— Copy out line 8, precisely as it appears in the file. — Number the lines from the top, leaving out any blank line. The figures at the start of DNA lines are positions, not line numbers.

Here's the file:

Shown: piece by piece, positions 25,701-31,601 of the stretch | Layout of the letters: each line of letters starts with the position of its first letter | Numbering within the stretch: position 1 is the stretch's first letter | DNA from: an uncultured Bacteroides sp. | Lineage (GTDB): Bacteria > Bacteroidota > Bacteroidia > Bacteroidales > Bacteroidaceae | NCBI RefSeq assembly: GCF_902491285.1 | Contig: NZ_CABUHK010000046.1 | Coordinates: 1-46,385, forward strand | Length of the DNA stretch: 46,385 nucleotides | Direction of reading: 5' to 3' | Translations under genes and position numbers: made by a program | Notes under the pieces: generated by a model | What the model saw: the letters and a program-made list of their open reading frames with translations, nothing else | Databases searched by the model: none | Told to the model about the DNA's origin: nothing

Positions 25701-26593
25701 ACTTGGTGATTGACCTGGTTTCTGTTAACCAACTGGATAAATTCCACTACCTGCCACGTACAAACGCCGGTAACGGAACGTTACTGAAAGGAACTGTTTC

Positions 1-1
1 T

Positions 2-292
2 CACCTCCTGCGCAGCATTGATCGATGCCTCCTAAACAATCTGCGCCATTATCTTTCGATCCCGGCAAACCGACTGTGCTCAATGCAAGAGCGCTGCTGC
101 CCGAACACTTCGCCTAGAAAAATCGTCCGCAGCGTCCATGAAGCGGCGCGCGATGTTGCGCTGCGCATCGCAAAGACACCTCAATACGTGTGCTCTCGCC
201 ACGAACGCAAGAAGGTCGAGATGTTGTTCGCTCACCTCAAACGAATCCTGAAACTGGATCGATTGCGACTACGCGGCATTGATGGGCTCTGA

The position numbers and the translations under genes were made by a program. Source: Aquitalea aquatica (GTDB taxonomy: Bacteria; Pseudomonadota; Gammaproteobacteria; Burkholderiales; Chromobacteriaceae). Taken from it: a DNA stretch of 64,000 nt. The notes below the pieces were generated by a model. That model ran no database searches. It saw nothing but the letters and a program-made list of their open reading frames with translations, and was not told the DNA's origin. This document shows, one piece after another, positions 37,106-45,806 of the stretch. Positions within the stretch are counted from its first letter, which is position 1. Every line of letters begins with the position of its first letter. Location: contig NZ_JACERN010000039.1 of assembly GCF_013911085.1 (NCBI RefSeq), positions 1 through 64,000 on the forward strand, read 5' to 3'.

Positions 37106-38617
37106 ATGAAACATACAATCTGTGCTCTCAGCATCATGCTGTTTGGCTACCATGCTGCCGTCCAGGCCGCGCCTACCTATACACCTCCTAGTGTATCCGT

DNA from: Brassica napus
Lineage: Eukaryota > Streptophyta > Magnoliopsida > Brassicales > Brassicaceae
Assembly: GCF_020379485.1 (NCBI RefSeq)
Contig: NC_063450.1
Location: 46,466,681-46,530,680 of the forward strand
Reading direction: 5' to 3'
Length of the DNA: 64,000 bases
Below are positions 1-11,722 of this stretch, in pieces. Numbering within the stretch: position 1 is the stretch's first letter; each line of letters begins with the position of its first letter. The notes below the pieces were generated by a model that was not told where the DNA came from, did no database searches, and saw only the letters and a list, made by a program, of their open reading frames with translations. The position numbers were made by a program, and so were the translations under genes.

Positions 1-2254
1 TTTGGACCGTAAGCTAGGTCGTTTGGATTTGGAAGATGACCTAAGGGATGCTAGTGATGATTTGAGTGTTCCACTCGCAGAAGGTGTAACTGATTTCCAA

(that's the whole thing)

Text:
101 CCGAACACTTCGCCTAGAAAAATCGTCCGCAGCGTCCATGAAGCGGCGCGCGATGTTGCGCTGCGCATCGCAAAGACACCTCAATACGTGTGCTCTCGCC